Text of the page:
Seminar "Nanostructured Metal-Fluorides as New Li-Ion Battery Materials From Macro to Nano to…Amorphous" by Prof. Cosandey from Uni. Rutgers

Date: Dec.4, 2014 (Thursday) 4pm


Speaker: Frederic Cosandey, Rutgers University Piscataway, NJ, USA

Title: "Nanostructured Metal-Fluorides as New Li-Ion Battery Materials FromMacro to Nano to…Amorphous"

Place: Seminar Room, CNL C-310

Date: December 4, 2014 (Tuesday)

Time: 4:00 p.m.




Abstract :

At the present time all cathode materials for Li-Ion batteries arebased on intercalation processes. Although fully reversible and fast,intercalation processes are limited to less than one electron transferper transition metal ion.  High capacity positive electrodes materialsfor Li-ion batteries based on transition metal fluoride (CuF2, FeF2,FeF3 or FeOF) /carbon nanocomposites have been developed recently. Inthese conversion materials, high specific capacity is obtained byusing all the oxidation states of the transition metal ion duringdischarge and recharge cycles.  In this talk, the processes involvedin conversion reactions will be reviewed.  Some recent results of theapplication of electron energy loss spectroscopy (EELS) for valencestate determination and chemical bonding information will bepresented. Finally, benefits as well as limitations of conversioncathode materials will also be discussed.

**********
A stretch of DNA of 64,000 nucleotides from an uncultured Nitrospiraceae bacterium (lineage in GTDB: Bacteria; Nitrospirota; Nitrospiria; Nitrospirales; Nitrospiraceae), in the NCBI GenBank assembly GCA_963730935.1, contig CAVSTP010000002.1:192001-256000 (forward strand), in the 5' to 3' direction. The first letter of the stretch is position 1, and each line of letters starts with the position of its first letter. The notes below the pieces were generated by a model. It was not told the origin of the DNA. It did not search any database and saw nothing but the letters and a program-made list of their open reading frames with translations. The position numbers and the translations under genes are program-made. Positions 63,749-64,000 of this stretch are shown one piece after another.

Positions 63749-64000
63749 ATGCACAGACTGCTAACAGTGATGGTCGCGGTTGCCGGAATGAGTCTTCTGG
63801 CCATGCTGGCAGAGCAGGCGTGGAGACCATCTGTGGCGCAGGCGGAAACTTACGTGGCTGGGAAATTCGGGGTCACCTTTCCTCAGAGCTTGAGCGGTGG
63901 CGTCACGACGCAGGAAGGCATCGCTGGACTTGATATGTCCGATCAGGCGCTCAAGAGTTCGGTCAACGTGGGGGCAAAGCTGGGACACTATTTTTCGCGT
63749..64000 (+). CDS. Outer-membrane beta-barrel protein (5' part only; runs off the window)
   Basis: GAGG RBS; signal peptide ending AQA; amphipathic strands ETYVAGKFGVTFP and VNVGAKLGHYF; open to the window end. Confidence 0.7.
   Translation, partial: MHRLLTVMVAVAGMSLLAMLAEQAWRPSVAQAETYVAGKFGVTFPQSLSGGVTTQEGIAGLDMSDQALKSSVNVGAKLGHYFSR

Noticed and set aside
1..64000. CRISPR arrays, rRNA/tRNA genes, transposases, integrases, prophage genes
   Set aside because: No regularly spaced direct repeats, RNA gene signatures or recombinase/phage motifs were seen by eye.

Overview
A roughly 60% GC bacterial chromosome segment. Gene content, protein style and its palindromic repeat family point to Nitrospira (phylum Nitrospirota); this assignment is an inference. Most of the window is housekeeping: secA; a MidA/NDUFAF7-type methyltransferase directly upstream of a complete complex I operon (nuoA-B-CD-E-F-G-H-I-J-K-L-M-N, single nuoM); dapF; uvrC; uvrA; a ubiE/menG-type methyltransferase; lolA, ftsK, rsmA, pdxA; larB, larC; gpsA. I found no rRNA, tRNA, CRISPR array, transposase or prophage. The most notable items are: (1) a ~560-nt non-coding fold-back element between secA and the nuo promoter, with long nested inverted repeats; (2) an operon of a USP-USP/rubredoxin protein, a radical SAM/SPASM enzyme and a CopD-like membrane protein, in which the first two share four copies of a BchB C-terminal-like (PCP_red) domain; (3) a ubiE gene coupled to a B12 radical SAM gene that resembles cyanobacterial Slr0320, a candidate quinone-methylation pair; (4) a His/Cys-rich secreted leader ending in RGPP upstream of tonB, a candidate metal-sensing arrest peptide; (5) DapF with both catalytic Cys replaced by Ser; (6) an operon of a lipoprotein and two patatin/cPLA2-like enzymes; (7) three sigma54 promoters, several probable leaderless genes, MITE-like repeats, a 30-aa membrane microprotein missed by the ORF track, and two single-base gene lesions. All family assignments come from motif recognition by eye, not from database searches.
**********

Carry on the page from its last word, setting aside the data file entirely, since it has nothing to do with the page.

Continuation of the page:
Prof Cosandey received his PhD in Materials Science from Carnegie Mellon University.  He then moved to the Materials Science Departmentat Columbia University as Prodoctoral Fellow before joining thefaculty at Rutgers University.Prof. Cosandey’s research activities are centered on atomistic studiesof defects in solids and determination of structure-propertyrelationship in materials. He is involved in the applications ofhigh-resolution electron microscopy and diffraction techniques formicrostructural studies, phase identification and defect structureanalysis in battery materials. He also specializes in the use ofelectron energy loss spectroscopy for studying charge transfer andphase transformation in Li-Ion battery materials.